Sunday, April 28, 2013

Lean is Back to the Future!

Let's take a ride back to the future to when many of us were at our very leanest. Back in the day.
 
When our business is new, there usually isn't much in the way of waste. When we get orders, we can SEE them. We hold them up and say, "we got this one right here!" We call our suppliers, and they send us what we need to add value. As we fulfill our orders, we can SEE value being added. We make sure it works and then we watch the truck transport it away to our customer. We seldom made extra to keep for later. We  even called our customer to let them know it was on its way, and called them again to see if they liked it. When they called, we either picked up the phone, or called them back really fast. They never waited on hold, and never got bounced around on hold like a ping pong ball. Everyone in the company celebrated success, and we stayed late to work on problems. If we kept doing it well, people liked us more and more; and we get more orders. We didn't think about cross-training because we were. Sooner or later, if we keep it up, and if we paid close attention to our customers, we get so many orders we need to buy a computer to keep them straight, and hire more people to  help us fill more orders. Then we need to promote or hire some managers to keep the people busy and productive. If we keep it up (pleasing our customers), purchase orders, invoices, quality checks and sign-offs keep increasing. We have to build silos, I mean departments of people to keep track of all this. We add managers to manage managers, we add IT people to keep our computer working, and HR to protect our people from themselves. We build offices for our managers and warehouses for our inventory. We have so many orders we can't hold them in our hand, but some are more important or urgent so we need to expedite some of them.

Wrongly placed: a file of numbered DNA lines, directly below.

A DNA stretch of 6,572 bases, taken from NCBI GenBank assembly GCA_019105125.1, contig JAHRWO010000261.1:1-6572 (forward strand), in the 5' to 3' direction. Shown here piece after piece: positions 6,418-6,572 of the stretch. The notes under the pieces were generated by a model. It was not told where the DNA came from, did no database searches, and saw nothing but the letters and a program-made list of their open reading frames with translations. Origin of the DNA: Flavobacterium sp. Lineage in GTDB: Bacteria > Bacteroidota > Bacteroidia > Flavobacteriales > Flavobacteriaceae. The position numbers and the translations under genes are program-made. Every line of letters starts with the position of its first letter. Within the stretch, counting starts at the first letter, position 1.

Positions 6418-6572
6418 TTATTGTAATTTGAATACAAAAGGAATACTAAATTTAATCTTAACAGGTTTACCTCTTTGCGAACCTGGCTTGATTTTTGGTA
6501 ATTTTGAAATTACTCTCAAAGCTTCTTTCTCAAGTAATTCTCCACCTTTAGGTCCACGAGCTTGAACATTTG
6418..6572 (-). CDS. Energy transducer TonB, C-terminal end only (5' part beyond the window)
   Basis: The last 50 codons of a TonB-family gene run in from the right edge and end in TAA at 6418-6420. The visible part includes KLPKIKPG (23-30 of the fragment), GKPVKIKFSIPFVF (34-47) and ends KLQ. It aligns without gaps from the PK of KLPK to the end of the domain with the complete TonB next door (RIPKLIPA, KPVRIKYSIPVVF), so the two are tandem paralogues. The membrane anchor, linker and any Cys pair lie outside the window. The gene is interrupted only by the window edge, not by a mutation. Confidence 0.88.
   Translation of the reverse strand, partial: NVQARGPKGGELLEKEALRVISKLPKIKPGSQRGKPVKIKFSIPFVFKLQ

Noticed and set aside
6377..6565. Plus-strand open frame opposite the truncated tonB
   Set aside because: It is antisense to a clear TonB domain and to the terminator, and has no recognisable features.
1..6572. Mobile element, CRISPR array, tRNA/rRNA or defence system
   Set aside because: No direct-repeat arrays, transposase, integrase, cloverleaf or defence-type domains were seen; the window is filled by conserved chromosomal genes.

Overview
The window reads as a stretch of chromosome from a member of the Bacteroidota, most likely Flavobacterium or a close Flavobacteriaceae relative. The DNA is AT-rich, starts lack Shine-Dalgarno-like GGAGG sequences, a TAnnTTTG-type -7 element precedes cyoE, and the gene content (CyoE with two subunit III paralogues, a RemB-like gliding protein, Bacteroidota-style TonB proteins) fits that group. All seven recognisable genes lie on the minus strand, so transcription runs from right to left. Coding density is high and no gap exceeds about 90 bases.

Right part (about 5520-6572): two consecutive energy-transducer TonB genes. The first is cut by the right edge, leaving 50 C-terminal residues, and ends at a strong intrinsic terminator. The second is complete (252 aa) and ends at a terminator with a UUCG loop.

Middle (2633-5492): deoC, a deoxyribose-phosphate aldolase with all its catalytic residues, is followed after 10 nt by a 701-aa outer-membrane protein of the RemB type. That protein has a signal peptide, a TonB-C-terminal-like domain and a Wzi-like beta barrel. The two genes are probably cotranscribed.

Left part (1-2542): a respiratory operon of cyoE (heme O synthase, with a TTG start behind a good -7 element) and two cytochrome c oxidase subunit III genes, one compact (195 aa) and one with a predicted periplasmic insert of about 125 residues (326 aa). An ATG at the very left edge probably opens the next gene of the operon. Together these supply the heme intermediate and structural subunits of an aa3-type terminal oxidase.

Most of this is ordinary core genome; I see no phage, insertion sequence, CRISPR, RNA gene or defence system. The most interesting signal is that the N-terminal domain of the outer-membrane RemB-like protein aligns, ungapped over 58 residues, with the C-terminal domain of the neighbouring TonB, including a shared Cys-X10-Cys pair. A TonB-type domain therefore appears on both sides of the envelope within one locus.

We become so focused on keeping all of this infrastructure going, that sometimes we often forget to go find out if our customer likes us, or forget to call them to see if they got and like their order. (If they don't call to complain, they must still like us, right?) 

Lean is about going back in time somewhat to the "good old days". Even if we can't hold the orders in our hand, can we make them more visible by putting them on a production board? Can we go back to making what we can sell (not store)? Can we call at least one of our great customers every day to tell them we love them and see if they still love us? Can we build our quality checks into the work, not passing anything along for someone else to say good or no good? Can we spend more time with our people and less time on the computer or in the conference room?  In the beginning, EVERY customer and EVERY order was vitally important-can we go back to that?  Can we restore the sense of purpose that we had when we KNEW we were something special to the world, and not just a place to work?

For me, THAT was my favorite benefit of lean.

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